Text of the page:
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Home > News > Report

Indo-US N-deal referred to governments for review

Aziz Haniffa in Washington, DC | July 20, 2007 22:59 IST
Last Updated: July 21, 2007 03:27 IST


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Coverage: Indo-US nuclear deal

India and the US on Friday night reported 'substantial progress' in official level talks over the nuclear deal and decided to refer the issue to respective governments for 'final review'.

In a joint statement issued after four days of intense negotiations, the two sides said they look forward to the completion of the 'remaining steps and to the conclusion of the historic initiative'.

'The discussions were constructive and positive and both Under Secretary (Nicholas) Burns and Foreign Secretary (Shivshankar) Menon are pleased with the substantial progress made on the outstanding issues in the 123 Agreement', it said. 'We will now refer the issue to our governments for final review'.

Earlier on, Administration and Indian diplomatic sources had expressed optimism that the language to translate policy formulations into legalese would be wrapped up Friday afternoon.

Late Thursday night, after Menon and his team returned from another round of  talks with Burns and the US negotiators -- which followed the meeting the Indian delegation led by National Security Adviser M K Narayanan had with Vice President Dick Cheney, who 'extended political support for the idea of  reprocessing', which had remained the most contentious issue that had stalled the agreement for months -- there was all-round optimism that a deal was very much in the works and the Indian team when they finally return on Friday -- one day after their original scheduled departure -- they would be going back home having gotten a good agreement that in no way compromised India's national and strategic interests.

The sources however had said that the joint statement has not gone into specifics of the details on each and every issue and the exact language because 'it first has to be sent to the Cabinet Committee on Security for their review and approval before the details can be released to the public'.

The confidence that a deal would be reached was being expressed by Burns, too, on Thursday evening, even before the final round of negotiations on the fourth successive day began, with the chief US interlocutor of the deal saying 'we have overcome many of the outstanding issues', and that what was left was 'to go the extra couple of feet'.

Using a baseball idiom when the game goes into overtime or when it needs yet another play for a decision to be forthcoming, Burns said, "We are in an extra innings. We haven't given up and I'm very hopeful we might have an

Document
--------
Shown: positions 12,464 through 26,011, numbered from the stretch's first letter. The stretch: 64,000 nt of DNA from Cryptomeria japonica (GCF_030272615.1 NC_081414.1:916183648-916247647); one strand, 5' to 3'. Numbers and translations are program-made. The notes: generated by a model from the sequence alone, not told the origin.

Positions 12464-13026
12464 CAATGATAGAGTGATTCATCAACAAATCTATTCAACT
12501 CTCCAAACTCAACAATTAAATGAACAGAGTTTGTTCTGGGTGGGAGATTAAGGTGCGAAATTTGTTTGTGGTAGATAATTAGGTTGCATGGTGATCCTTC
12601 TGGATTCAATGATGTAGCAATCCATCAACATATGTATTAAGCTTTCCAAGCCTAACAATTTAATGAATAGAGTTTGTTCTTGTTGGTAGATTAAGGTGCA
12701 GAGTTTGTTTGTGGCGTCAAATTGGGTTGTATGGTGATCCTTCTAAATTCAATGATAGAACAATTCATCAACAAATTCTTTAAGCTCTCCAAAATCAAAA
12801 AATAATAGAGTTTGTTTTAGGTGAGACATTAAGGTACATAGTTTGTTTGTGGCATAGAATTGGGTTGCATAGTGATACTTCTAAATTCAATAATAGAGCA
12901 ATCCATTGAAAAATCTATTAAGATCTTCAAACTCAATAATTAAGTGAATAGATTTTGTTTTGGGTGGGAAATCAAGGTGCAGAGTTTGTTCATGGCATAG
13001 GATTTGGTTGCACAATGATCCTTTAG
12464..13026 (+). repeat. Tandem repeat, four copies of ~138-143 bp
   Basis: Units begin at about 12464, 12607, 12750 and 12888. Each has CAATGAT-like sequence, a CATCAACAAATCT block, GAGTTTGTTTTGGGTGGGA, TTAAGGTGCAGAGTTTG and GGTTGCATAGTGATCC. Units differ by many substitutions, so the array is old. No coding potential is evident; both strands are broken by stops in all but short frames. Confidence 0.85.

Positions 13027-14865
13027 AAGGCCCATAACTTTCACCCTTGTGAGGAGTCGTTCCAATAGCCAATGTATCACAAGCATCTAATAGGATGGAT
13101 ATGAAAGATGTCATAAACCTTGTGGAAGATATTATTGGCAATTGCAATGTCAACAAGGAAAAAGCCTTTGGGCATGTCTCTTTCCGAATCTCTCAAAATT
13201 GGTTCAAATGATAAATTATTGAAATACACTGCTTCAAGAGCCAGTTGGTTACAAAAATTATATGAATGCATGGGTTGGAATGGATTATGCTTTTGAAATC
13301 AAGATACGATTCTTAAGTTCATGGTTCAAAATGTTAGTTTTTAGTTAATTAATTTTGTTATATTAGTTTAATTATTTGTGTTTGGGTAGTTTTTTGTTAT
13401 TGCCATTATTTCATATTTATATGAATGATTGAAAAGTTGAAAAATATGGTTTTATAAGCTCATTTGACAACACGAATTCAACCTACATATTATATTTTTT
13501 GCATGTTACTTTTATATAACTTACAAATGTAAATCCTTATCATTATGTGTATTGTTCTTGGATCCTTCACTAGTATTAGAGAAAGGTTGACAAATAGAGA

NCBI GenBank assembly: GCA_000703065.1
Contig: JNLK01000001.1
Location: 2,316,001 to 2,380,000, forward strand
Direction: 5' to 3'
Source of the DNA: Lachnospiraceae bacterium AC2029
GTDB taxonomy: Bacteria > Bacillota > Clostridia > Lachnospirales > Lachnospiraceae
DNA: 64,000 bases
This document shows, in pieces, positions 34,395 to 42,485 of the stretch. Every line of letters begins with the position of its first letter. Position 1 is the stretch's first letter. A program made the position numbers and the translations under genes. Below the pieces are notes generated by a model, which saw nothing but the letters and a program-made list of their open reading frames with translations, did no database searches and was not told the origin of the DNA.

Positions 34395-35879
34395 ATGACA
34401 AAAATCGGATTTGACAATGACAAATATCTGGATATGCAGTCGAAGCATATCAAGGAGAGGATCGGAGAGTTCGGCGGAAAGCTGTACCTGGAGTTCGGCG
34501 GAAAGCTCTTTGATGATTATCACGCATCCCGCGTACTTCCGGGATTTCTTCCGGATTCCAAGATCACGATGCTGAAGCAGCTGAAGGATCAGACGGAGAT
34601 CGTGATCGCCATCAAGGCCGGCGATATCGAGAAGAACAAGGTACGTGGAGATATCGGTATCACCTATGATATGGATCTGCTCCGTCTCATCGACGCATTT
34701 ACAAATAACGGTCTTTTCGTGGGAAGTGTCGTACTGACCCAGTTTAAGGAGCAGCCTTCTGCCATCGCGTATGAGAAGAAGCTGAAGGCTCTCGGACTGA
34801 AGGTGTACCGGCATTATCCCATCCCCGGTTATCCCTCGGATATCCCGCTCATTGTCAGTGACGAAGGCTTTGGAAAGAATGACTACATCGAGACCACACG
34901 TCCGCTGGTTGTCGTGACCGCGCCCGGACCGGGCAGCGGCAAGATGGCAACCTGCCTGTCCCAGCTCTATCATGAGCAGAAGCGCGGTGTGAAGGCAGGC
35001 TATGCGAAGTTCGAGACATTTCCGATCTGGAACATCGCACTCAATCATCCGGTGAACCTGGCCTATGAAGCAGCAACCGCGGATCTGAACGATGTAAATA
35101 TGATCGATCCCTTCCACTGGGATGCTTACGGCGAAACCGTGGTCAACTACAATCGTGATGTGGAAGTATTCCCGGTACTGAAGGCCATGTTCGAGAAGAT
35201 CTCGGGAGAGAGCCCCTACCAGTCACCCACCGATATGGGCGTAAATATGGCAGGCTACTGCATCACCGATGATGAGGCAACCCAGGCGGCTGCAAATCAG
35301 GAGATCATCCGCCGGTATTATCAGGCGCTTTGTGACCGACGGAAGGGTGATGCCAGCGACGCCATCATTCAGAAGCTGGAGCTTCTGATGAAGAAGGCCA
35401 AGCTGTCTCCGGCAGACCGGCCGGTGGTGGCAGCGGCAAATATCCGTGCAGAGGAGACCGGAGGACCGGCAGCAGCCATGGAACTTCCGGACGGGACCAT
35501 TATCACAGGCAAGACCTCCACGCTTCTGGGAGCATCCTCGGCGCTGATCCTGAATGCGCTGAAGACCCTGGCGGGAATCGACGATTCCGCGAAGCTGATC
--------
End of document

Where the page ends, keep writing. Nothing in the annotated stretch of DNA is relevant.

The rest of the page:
agreement."

But over the the US Congress, Congressman Ed Markey, Massachusetts Democrat and the co-chair of the Congressional Task Force on Nonproliferation -- the leading critic of the US-India civilian nuclear agreement who has been vehemently opposed to the deal and has vowed to scuttle it, served notice that he intends to do everything in his power to stop the deal from being consummated when it is sent up to Congress.

According to Congressional sources, Markey had been quite pleased when the 123 Agreement had been stalled for so long and had believed that the contentious issue of repcrocessing, particularly the prior consent issue, was unlikely to be  resolved and the deal would come apart even before it could be sent up to Congress for an up and down vote.

But apparently informed by his sources that the high-level US and Indian negotiators this time around --with the personal interventions and imprimatur of both Vice President Cheney and Secretary of State Condoleezza Rice--seemingly had resolved the stark differences and were on the verge of wrapping up the agreement, argued that 'the idea that the incredibly generous 2006 Hyde Act is too restrictive is absurd', and warned that 'if President Bush negotiates an agreement with India that violates the letter or spirit of the Hyde Act, he will  be putting Congressional approval at serious risk.'

Markey said, "I still believe that the Hyde Act deals a significant blow to our nuclear non-proliferation efforts," but acknowledged that the legislation 'does contain a number of minimal conditions which must be met for nuclear 
cooperation to go forward'.

But in reiterating his warning, he said, "If the Bush Administration brings Congress an agreement that breaks the law, it should be surprised if it gets rejected."

With PTI inputs





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